Feb 19, '02Well, cops could carry little breath analyzers and ticket drivers who are
high...more income for their dept and the city.--they already do that...smoking pot is not new
Those who want bigger government would probably be happy to see
agencies set up to combat the problem of legalized pot. More government
jobs and revenue.(trouble is it means higher taxes)Bureaucrats can highly
regulate and tax pot, creating more government jobs/agencies/revenue.---how bout all the government task forces now used to combat pot-didnt seem to be a problem putting those into effect to keep it illegal...
Lawyers will get richer suing the butts off negligent potsmokers who cause
injuries to others. They will also sue the pot producers on behalf of injured
parties who swear they didn't know the dangers.--lawyers are representing the pot smokers who are going to jail arent they?
ppl are still smoking pot and driving-they still cause damage and can still be sued-how is this going to be any different?
Feb 19, '02Hmm, ThisNurse, I can certainly see what your opinion is on legalization of marijuana and you are welcome to it.. but I wonder...do you have a sense of humor at all??? Tongue in cheek usually means just that ya know. Geesh.
Mar 3, '02You try some of the Compassonate Friends sites, or groups if you can get ahold of them. They are very good advocates especially for medicinal uses.
Mar 4, '02Howdy yall
From deep in the heart of Texas
Ive been listening ti this debate since the mid sixties, Anything anybody has to say hasnt changed much. The rhetoric is pretty much the same as back then. One nurse referred to it as ganga, So did we back in the 60s and early 70s.
Yes it has medicinal good effects for certain conditions. Yes its detrimental, physically, mentally, psychologically, sociologically, and spiritually. But you cant say its all good or all bad, thus debate of decades continues, with no answer in sight.
Now whats buggin me is what in the name of Hades is meant by a "Sushi Whore". That one escapes me. Isnt that a raw fish used for fish bait. cause if it aint cooked or fried its fish bait.
keep it in the short grass
Mar 8, '02I think marijuana should be legalized, for several reasons
1.Think of the Prison overcrowding for just users
2.Think of the income the government could have from taxing it
3. Jobs for sales and manufacture
4. The medical aspect for anorexic patients for whatever reason they are anorexic
5.The antianxiety side effect could also be beneficial, but I think the paranoia side effect would cancel that out
For whatever reason, I was a user in my teens, I have been told it is quite a bit more potent these days. If someone would want to smoke a joint, who am I to judge these people, it is not my place to judge, just educate them on respiratory situations that could occur from long term use.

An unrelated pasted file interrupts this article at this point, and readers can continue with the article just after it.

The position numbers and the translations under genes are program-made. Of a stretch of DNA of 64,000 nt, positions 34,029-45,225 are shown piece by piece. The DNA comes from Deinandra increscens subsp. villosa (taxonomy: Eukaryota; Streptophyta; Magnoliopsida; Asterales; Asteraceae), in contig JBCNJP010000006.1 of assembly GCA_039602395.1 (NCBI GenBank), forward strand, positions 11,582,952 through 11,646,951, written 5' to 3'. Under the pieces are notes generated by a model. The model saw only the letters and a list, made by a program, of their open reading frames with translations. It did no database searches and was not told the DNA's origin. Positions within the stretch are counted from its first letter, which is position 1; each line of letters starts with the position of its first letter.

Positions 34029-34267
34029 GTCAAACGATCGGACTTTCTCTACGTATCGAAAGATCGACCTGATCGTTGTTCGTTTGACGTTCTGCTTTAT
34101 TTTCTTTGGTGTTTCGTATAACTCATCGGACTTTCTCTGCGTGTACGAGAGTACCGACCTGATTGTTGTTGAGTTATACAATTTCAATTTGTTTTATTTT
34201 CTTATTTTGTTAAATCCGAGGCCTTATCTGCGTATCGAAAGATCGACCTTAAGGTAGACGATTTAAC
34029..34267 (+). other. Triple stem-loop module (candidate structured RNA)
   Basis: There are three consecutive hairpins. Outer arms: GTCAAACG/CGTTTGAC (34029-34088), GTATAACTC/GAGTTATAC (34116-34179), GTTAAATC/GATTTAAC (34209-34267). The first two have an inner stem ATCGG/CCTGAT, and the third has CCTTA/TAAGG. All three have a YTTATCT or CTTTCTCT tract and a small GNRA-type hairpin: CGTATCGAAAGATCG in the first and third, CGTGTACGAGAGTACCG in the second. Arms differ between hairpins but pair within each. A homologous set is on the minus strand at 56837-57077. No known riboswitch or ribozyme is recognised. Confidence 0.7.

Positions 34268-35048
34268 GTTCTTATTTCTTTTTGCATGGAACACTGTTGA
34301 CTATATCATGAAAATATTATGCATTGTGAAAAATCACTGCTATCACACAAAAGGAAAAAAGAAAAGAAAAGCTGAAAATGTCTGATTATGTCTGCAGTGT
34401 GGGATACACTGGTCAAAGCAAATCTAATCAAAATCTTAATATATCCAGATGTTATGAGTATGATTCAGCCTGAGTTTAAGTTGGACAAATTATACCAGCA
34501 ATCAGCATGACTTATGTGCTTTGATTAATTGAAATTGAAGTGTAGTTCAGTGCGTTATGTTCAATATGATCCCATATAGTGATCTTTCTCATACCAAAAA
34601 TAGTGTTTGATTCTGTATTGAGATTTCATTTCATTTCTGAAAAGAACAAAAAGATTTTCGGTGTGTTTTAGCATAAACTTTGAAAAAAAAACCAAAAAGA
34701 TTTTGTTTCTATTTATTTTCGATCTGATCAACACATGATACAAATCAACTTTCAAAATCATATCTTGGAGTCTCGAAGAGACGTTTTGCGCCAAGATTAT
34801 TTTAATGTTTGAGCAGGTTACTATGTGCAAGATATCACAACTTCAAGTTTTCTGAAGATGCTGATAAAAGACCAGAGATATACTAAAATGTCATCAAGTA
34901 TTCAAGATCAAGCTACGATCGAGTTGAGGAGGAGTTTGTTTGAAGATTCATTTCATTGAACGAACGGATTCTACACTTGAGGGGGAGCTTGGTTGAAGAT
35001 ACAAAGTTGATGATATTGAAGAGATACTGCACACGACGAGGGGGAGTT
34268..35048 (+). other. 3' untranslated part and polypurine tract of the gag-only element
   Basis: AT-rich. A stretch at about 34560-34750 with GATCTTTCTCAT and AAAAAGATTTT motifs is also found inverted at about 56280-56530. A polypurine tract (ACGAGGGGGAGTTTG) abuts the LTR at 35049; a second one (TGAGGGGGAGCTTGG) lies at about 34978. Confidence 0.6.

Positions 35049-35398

Judgement belongs to GOD.
Sep 23, '03I gotta tell you, I think our current government is an idiot for not legalizing Marijuana but having alcholand cigarettes publically acceptable.
Marijuana would benifit our economy as well as cut down the amount of people going to jail for selling, consuming and trafficing it.
I agree with the point made early about why its ok to consume alchol, ( a more harmful and addicitve substance) where as Marijuana is looked down upon by our governemnt.
Boo governemnt, you suck.
Sep 23, '03I am a hospice nurse. That being said, you guys could've probably guessed that I'm all for the legalization. Not just medicinal and this is why:
I feel that pain is grossly undertreated. I know it is extremely difficult to determine someone elses pain. It is completely subjective. I have seen too many patients suffering for far too long because of the doctor's fear of prescribing appropriate doses or types of narcotics. Docs fear that they will be audited for suspicion of overprescribing narcs. I've taken care of several patients who smoke regularly because it controls their symptoms without completely sedating them. Legal marijuana will (probably) have restrictions moreso than scheduled narcs. Marinol, the pill form currently available, works for some patients for mild anorexia or nausea (cancer patients specifically), but not for all. It is not as pure and difficult to dose because of the way its manufactured. I've seen marinol work really well for ALS patients because it decreases oral and upper respiratory secretions. But it works no better than some of the other usual meds that we give.
As a professional who deals with terminal patients everyday, I am not as concerned about the long term effects of inhalation. However, were it legal, I feel that patients could enjoy a better quality of life, especially the ones who have no access or would not even consider trying something illegal.
As for personal use, I really do not care. I feel like people, in general are responsible for the choices that they make. Whether it be to drink into oblivion or to smoke and eat all night. The economical benefits appeal to me because taxing means that only those who choose to use it would pay the tax for it. If it were legal, I'd be curious to see if alcohol use would decrease significantly.
Just my .04 cents (.02 cents didn't quite seem like enough)